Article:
White Fire: The Power of Jewish Learning through the Arts

March 20, 2017

Source: eJewish Philanthropy


This notion of multiplicity of meaning is the core inspiration of the Jewish Artists’ Laboratory of the Midwest. The lab is a network of professional Jewish artists in six cities in the Midwest – Milwaukee, Madison, Minneapolis, Kansas City, Chicago, and Cleveland – now in its sixth year. In each city, a group meets twice monthly to study a theme related to Jewish life, and to create works of art for an annual exhibit/showcase based on their study. The artists include painters, printmakers, sculptors, fabric artists, musicians, poets, playwrights, choreographers, mixed media artists, photographers, and more.

The Laboratory offers us two tremendous opportunities in one: 1) It is a way to engage Jewish artists in learning that can strengthen their identities, and create a community of Jewish artists, and, 2) It is a way of bringing Jewish expression to the community at large through exhibits and ancillary programs and activities.

Our “texts” are traditional Jewish texts: Bible, Talmud, and Commentaries. But they are also works of art, modern poetry, music, theater, and video clips among other art forms. We apply the same rigor in discussing the works of art that we do to Torah study. Last year’s theme, for example, was “wisdom.” Our texts included Torah, Ecclesiastes, Proverbs, Pirkei Avot, and other traditional texts. But we also included the poetry and music of Leonard Cohen, the work of Ben Shahn, popular Israeli songs, and more. And in every case, whether the “text” is the Torah or a painting, we relate it to ourselves as Jews and as artists.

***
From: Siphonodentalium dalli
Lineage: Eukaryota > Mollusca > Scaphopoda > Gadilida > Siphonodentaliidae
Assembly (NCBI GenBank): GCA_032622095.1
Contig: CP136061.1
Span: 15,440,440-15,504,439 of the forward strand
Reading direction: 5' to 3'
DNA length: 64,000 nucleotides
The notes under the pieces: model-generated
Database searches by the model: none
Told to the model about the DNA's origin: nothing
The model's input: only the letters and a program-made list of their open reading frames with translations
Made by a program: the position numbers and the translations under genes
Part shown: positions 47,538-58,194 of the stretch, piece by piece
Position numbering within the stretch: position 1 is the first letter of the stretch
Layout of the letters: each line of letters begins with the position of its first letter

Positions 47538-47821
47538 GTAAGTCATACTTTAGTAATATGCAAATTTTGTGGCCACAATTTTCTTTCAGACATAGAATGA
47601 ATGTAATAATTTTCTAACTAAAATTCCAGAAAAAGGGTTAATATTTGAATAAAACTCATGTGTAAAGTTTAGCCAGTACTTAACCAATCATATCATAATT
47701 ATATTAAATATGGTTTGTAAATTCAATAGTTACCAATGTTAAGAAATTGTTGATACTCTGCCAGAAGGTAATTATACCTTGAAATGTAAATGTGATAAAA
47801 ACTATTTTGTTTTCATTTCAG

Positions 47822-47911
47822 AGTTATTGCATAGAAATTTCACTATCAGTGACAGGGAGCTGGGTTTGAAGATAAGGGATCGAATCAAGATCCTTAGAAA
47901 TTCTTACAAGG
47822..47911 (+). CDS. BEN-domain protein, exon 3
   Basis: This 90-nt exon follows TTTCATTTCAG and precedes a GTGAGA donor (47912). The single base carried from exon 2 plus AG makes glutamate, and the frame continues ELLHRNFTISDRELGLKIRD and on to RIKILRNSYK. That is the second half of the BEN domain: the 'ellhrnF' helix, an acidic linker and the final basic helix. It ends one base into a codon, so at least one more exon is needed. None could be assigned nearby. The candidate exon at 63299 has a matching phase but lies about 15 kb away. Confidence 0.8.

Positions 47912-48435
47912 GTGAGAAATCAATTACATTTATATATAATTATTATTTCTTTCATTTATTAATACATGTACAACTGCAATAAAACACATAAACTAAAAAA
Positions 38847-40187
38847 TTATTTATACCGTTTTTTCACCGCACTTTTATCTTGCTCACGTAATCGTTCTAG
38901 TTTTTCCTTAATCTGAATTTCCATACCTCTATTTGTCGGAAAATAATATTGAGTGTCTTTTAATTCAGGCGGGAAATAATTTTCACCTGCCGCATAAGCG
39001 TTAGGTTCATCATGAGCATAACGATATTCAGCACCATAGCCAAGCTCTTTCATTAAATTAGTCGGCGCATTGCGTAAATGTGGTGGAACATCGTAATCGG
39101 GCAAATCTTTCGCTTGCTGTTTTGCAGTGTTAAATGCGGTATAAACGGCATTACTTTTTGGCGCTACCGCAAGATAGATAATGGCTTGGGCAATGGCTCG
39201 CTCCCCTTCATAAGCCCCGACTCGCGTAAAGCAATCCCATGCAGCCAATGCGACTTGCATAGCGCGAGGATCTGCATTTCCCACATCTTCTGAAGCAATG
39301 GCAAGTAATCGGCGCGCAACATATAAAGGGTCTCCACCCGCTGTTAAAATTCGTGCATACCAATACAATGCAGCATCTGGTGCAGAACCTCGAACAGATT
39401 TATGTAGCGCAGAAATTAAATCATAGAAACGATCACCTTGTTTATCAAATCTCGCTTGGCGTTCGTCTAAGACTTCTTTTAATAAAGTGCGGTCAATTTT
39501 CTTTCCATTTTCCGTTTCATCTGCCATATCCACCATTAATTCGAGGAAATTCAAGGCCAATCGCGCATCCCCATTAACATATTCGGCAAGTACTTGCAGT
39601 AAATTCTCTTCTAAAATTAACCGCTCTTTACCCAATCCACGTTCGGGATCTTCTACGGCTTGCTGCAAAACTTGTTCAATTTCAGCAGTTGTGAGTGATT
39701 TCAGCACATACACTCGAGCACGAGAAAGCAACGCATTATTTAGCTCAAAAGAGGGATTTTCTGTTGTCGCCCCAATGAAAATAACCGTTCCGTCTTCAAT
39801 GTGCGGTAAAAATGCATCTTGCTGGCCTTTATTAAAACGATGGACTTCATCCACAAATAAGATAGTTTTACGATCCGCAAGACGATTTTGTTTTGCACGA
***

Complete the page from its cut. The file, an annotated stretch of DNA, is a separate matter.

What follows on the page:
What’s more, we have created a community of Jewish artists in the Midwest. Midwestern artists often feel isolated – as Midwesterners removed from the artistic establishments of the coasts, and as Jews in a Midwestern world of secular artists. For our artists, this has been a profound experience in each individual community, as well as being part of a community of over 100 Jewish artists in the six Midwestern cities. We regularly hear from our participating artists that this experience has changed their lives.

The impact on the overall community, as well, has exceeded our expectations. Hundreds of people come to our openings, and hundreds more see it as a destination, or as they pass through the JCC. At the Milwaukee JCC, it’s particularly exciting to observe the reactions of children as walk past the exhibit in our hallway gallery. They all have a favorite work of art in the exhibit. And they all bring their parents to see the exhibit.

Read the entire article at eJewish Philanthropy.

Updated: Mar. 29, 2017